Format of Java Class and Method Identifiers
Generally JTombstone follows the conventions that are used to print out methods in stack traces. This is likewise similar to the conventions specified in the Java VM Spec.for naming and method descriptors.
JTombstone represents Java classes approximately as they are represented in Java code - a series of package names separated by periods with the class name at the end. The major difference is that for clarity, JTombstone specifies, (and expects on input) the default package to be (default) So a class MyClass in without a package statement would be identified as (default).MyClass.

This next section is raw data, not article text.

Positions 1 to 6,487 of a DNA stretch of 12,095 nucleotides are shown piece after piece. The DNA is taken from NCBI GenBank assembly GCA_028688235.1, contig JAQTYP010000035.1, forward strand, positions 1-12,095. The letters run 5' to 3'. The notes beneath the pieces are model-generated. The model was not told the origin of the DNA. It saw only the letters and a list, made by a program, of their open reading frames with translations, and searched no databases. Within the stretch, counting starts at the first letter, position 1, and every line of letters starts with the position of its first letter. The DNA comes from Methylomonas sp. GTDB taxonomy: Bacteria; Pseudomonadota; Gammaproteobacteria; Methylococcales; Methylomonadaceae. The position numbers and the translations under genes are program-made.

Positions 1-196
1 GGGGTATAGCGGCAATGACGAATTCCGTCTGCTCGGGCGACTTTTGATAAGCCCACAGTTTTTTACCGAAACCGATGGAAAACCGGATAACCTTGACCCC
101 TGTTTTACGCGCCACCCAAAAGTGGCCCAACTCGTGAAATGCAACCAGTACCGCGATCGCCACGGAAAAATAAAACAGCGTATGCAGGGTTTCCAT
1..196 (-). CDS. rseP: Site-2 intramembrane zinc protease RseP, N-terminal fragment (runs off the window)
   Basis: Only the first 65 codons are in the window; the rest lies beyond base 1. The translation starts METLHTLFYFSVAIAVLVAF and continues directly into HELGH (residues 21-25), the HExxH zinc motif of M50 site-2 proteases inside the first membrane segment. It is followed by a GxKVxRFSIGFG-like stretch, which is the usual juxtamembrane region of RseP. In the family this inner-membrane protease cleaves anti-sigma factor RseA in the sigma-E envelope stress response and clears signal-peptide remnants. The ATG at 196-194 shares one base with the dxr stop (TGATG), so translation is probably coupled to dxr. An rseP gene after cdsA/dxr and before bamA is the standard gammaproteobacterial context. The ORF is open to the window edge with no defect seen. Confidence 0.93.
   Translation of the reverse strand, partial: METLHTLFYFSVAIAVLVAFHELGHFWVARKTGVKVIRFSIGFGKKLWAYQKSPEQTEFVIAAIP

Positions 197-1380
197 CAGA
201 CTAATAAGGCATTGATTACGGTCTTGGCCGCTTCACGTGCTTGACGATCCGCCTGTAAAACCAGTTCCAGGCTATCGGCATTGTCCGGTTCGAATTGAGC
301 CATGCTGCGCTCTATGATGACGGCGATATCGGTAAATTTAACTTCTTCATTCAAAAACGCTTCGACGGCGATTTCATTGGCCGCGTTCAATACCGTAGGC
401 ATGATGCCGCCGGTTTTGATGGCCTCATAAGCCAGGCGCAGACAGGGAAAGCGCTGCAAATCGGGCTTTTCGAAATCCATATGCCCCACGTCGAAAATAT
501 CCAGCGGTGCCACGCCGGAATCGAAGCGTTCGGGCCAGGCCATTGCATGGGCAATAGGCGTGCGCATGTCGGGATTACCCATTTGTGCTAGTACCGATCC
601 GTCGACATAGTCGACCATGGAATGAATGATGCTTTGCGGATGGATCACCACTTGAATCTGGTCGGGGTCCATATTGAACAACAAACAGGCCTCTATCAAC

Note that both JTombstone, and stack traces represent inner class names slightly differently than does code. While inner class IC in class C in package mypackage would be refered to as mypackage.C.IC, in stack traces it would show up as mypackage.C$IC, and that is the format that JTombstone expects.
In order to uniquely identify an overloaded method, its arguments must be specified. JTombstone uses the same format as stack traces to represent these arguments - EXCEPT that < is replaced by (, and > is replaced by ). The angle brackets are replaced to simplify XML input.This is a fairly simple convention - a few examples may clarify. In this notation the String constructor
String(byte bytes, int offset, int count)
The [ indicates an array and the final V indicates the void return value.
The String function
String split(String regex, int limit)
is represented as